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Background Reading on The Modern Uses of Radiotherapy

Different tissue react differently to radiation. The thyroid, for example, absorbs iodine and the
brain absorbs glucose. With this knowledge, radiopharmacists (people who study radioactive
medicine) are able to attach various radioisotopes to biologically active substances. Once a
radioactive form of one of these substances enters the body, it is incorporated into the normal
biological processes and excreted in the usual ways.

Diagnostic radiopharmaceuticals (radioactive medicines that can help diagnose diseases) can
be used to examine blood flow to the brain, functioning of the liver, lungs, heart, or kidneys, to
assess bone growth, and to confirm other diagnostic procedures. Another important use is to
predict the effects of surgery and assess changes since treatment.

A radioisotope used for internal diagnosis must emit gamma rays of sufficient energy to
escape from the body and it must have a half-life short enough for it to decay away soon after
imaging is completed but long enough to be used for the testing.

External irradiation (sometimes called teletherapy) can be carried out using a gamma beam
from a radioactive cobalt-60 source, though in developed countries the much more versatile
linear accelerators are now being used as high-energy X-ray sources (gamma and X-rays are
much the same). An external radiation procedure is known as gamma knife radiosurgery, and
involves focusing gamma radiation from 201 sources of Co-60 on a precise area of the brain
with a cancerous tumour. Teletherapy is effective in the shrinking of tumours rather than their
removal; it is not finely tuned.

The uses of radioisotopes in treating diseases are comparatively few, but nevertheless
important. Cancerous growths are sensitive to damage by radiation. For this reason, some
cancerous growths can be controlled or eliminated by irradiating the area containing the
growth. Internal radionuclide therapy is administered by planting a small radiation source,
usually a gamma or beta emitter, in the target area. Short-range radiotherapy is known as
brachytherapy, and this is becoming the main means of treatment. Iodine-131 is commonly
used to treat thyroid cancer, probably the most successful kind of cancer treatment. It is also
used to treat non-malignant thyroid disorders. Iridium-192 implants are used especially in the
head and breast. They are produced in wire form and are introduced through a catheter to the
target area. After administering the correct dose, the implant wire is removed to shielded
storage. Permanent implant seeds (40 to 100) of iodine-125 or palladium-103 are used in
brachytherapy for early stage prostate cancer. Alternatively, needles with more-radioactive
Ir-192 may be inserted for up to 15 minutes, two or three times. Brachytherapy procedures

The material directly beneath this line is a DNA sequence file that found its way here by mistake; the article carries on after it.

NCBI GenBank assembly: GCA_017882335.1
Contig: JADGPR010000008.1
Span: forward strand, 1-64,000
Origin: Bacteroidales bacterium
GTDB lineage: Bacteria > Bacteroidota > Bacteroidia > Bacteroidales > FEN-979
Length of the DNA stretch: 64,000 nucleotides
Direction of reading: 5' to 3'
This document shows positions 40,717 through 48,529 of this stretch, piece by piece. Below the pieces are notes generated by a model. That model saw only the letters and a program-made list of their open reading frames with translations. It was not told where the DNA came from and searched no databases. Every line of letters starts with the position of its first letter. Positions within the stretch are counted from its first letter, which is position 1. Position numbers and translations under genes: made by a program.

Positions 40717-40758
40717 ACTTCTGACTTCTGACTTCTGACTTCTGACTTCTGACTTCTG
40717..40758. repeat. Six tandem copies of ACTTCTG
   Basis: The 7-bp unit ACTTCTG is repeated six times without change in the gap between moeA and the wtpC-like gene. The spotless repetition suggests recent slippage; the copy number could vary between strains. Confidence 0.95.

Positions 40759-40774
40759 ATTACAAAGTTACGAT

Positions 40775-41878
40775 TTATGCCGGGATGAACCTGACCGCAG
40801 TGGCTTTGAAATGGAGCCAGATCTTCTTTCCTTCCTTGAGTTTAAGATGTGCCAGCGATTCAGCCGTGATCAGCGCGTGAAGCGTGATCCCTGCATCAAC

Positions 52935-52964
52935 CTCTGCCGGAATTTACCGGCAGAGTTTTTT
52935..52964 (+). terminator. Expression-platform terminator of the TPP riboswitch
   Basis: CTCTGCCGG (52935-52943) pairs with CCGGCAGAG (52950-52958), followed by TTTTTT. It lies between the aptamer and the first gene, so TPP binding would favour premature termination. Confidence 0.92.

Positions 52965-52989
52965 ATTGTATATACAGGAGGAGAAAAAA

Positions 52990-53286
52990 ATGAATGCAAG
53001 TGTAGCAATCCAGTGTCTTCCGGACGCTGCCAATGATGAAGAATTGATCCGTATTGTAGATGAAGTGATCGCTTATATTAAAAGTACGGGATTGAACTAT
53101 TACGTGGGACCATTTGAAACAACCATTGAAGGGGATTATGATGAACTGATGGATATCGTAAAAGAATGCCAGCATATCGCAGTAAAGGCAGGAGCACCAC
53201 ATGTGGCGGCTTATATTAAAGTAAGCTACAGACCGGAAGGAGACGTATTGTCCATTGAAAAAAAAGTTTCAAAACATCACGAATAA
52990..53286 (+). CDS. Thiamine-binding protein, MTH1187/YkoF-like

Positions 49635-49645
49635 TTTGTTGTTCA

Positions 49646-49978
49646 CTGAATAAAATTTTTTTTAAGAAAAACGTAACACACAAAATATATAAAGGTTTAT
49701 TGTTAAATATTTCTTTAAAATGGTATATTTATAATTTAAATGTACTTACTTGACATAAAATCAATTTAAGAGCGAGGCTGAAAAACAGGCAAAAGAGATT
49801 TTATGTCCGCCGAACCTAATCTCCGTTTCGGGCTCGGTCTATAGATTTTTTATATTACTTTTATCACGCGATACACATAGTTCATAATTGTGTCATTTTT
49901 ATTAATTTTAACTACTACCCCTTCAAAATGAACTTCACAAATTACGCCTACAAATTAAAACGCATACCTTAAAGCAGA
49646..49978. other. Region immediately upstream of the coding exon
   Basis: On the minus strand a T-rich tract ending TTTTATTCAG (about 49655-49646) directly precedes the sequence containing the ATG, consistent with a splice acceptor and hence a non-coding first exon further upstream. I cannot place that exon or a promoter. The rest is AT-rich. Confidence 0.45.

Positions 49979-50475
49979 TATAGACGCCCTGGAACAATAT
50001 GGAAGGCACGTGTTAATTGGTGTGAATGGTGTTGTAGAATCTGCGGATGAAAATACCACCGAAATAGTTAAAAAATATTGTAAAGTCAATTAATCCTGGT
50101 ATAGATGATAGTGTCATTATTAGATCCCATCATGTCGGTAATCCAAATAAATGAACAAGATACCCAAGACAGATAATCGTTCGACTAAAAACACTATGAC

give less overall radiation to the body, are more localized to the target tumour, and are
cost-effective.
Isotope Half Life Area of Body Decays Final Product

1 Phosphorus-32 14.3 days eyes, liver, tumors β, 𝜸 S-32

2 Calcium-37 4.54 days bones β, β, 𝜸 Ti-47

11.43
3 Radium-223 bones ⍺​, ​⍺​, β, ​⍺,​ β Pb-207
days

4 Strontium-89 50 days bones β Y-89

5 Technetium-99m 6.0 hours heart, bones, liver, lungs 𝜸 Tc-99

Phosphorus-32​​ is a radioisotope of phosphorus having a half-life of 14.28 days and emitting


beta particles. Its therapeutic uses include treatment of disorder of bone marrow, chronic
leukemia, certain ovarian and prostate cancers, and skeletal cancers.

Calcium-47​​ is a radioisotope of calcium having a half-life of 4.54 days and emitting beta
particles and gamma radiation. It is used to study calcium metabolism in the body and to
detect and locate bone tumors.

Radium-223​​ is an isotope of radium with an 11.4-day half-life. It is used to treat cancers that
spread to bone. Due to its chemical similarity to calcium, it is absorbed primarily by bones in
the body. The short range of the alpha radiation it emits localizes most of the damage to the
bones, killing cancer cells.

Strontium-89​​ is an artificial radioisotope which is used in treatment of bone cancer. In


circumstances where cancer patients have widespread and painful bony metastases, the
administration of 89Sr results in the delivery of beta particles directly to the area of bony
problem, where calcium turnover is greatest. The half-life is 50 days. Pain relief starts 1-4
weeks after the initiation of treatment, continues for up to 18 months, and is associated with a
reduction in pain medication use in many patients.

Technetium-99m​​ can be readily detected in the body by medical equipment because it emits
gamma rays (these are about the same wavelength as emitted by conventional X-ray
diagnostic equipment). The half-life for this gamma emission is six hours. Technetium-99m is
used in 20 million diagnostic nuclear medical procedures every year. Approximately 85% of
diagnostic imaging procedures in nuclear medicine use this isotope as a radioactive tracer.
This allows for scanning procedures which collect data rapidly, but keep total patient radiation
exposure low.

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